Si Chuan Dou Hua has been at the top of UOB Plaza since 2002, but I only heard about it sometime this year through some food blog posts and Instagram pictures that were going around. Sentiments seemed pretty positive and so I proposed to try this place for a recent dim sum excursion with friends.
The restaurant is on the 60th storey and offers a great view of the cityscape – if you are sitting next to the windows. If you are seated further in but still able to see the windows (where we were), you will just get a nice view of the sky.
Established in 1996, Si Chuan Dou Hua states on its website that it is the ‘pioneer of Sichuan cuisine in Singapore’. They also have a special Tea Master display, where hot tea is poured through a long-spout kettle by a skilled master into your teacup. This was pretty cool actually, watching the water shoot into the cup and swirling the tea leaves from a height – although I am not sure if it made the tea taste any better.
As for the food, perhaps as dim sum is Cantonese and not Sichuan (their specialty), I found the quality and taste of it to be rather unremarkable. Out of my dining companions, D (a female friend) said that the food was fine, and Z said that he preferred Imperial Treasure’s dim sum.
We had quite a few items, which pretty much all had a blanket price of S$5 per basket.
As D wasn’t really supposed to eat prawns at that time, we chose to order more of the meat items on the menu, which were mainly dumplings. The Xiao Long Baos were standard, the Pan-Fried Dumplings (Wo Tie) were unusual but tasty, with a layer of crispy batter covering them, and the Meat Dumplings in Soup and the ones in Spicy Sauce were not too bad as well.
I thought that their Har Gaos (Steamed Prawn Dumplings) stood out though, as the prawns were naturally sweet and crunchy and the skin was fairly thin yet did not fall apart upon being picked up. I hate it when that happens! So I was quite pleased that these stayed intact.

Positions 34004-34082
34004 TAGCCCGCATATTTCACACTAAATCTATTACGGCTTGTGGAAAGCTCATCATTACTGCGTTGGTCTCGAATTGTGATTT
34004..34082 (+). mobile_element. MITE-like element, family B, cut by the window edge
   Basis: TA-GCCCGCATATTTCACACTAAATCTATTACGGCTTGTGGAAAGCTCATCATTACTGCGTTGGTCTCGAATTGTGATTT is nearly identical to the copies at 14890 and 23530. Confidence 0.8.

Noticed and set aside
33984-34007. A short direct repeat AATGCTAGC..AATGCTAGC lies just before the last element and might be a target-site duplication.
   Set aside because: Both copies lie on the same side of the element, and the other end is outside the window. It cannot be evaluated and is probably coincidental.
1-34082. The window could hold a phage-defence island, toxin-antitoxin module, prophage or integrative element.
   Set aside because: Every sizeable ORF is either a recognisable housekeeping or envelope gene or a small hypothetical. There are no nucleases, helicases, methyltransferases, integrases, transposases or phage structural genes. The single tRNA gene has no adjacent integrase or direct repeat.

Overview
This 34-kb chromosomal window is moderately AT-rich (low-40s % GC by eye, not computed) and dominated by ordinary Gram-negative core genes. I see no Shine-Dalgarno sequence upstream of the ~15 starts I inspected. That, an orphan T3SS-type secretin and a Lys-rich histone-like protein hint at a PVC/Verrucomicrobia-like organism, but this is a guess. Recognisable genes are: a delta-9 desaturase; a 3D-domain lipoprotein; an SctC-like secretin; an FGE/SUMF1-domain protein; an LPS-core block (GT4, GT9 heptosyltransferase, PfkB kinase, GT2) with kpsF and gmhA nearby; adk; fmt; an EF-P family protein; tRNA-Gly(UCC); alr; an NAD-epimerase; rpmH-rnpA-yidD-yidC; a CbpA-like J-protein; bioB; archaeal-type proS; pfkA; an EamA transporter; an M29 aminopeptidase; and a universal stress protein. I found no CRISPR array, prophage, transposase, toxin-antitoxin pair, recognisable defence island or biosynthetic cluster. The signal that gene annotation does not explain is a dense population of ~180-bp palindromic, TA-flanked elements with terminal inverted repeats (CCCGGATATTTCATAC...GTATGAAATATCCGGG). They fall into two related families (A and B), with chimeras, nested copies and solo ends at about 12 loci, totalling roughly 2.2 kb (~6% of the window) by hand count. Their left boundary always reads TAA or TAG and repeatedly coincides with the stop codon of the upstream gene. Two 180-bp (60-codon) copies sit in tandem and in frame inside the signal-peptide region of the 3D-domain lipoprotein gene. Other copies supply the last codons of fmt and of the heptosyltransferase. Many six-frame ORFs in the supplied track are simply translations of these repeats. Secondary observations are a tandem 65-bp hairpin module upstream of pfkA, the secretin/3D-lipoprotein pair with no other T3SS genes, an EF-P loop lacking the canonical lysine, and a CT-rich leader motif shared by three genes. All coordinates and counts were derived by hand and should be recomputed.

The Leaf Wrapped Glutinous Rice with Pork Floss dish was a bit strange though – we expected it to be a bit like a Lo Mai Kai (a big sticky rice package with chunks of meat in it, all wrapped up in one big leaf), but it came in a basket of three little leaf wrapped sticky ‘mochi’ like rolls, filled in the centre with pork floss. These were a bit stiff and hard to chew actually.
Other items we had were the Steamed Chive Dumplings, Siew Mai, Carrot Cake with XO Sauce, Deep Fried Beancurd Skin Rolls and Char Siew Baos. These were not bad too, but nothing spectacular.
Finally, for dessert, we had the Liu Sha Baos (Salted Egg Yolk Custard Buns). I always order this at any dim sum restaurants which serve it – and of course, any respectable one should – as I totally adore this dish. To me, it is the most awesome Chinese dessert ever.
This one unfortunately did not thrill me. The liquid gold, though suitably flowing, tasted only okay and also – and there was too little of it to really hit home with the usual richness and intensity of this dish. The bun was also a bit thick.
Si Chuan Dou Hua was generally okay for me but really didn’t impress that much. Nice ambience and fairly good service, but pretty run-of-the-mill food.
Not sure if I will go back again any time soon, as there are so many other dim sum places to try!
Si Chuan Dou Hua
UOB Plaza 1, #60-01
80 Raffles Place
Tel: +65 6535 6006 (UOB Plaza branch)
Open from 11.30am to 2.30pm for lunch, 2.30pm to 6.00pm for high tea, and 6.30pm to 10.30pm.
(Their other branches in Singapore are at PARKROYAL on Beach Road and Kitchener Road. The Malaysia branch is at PARKROYAL Kuala Lumpur, and the Japan branch is at Chiyoda-ku, Tokyo.)